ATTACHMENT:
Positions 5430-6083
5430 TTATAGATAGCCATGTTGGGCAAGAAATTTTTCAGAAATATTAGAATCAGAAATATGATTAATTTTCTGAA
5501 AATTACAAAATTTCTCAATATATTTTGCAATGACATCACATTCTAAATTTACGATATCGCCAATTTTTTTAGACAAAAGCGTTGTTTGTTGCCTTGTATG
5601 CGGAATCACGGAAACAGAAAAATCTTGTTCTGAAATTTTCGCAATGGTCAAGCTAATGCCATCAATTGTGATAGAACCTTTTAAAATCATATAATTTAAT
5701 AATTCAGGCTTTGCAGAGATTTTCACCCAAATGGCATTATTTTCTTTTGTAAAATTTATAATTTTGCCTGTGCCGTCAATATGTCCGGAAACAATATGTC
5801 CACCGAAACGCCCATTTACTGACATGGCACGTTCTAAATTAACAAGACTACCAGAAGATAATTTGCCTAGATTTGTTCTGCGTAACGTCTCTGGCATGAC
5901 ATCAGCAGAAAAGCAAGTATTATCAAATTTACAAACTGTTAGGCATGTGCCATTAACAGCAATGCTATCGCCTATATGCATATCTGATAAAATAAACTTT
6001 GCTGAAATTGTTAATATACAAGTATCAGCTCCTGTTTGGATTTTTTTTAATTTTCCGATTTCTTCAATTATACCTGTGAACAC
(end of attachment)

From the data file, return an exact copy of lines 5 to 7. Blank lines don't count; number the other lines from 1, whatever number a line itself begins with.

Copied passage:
5701 AATTCAGGCTTTGCAGAGATTTTCACCCAAATGGCATTATTTTCTTTTGTAAAATTTATAATTTTGCCTGTGCCGTCAATATGTCCGGAAACAATATGTC
5801 CACCGAAACGCCCATTTACTGACATGGCACGTTCTAAATTAACAAGACTACCAGAAGATAATTTGCCTAGATTTGTTCTGCGTAACGTCTCTGGCATGAC
5901 ATCAGCAGAAAAGCAAGTATTATCAAATTTACAAACTGTTAGGCATGTGCCATTAACAGCAATGCTATCGCCTATATGCATATCTGATAAAATAAACTTT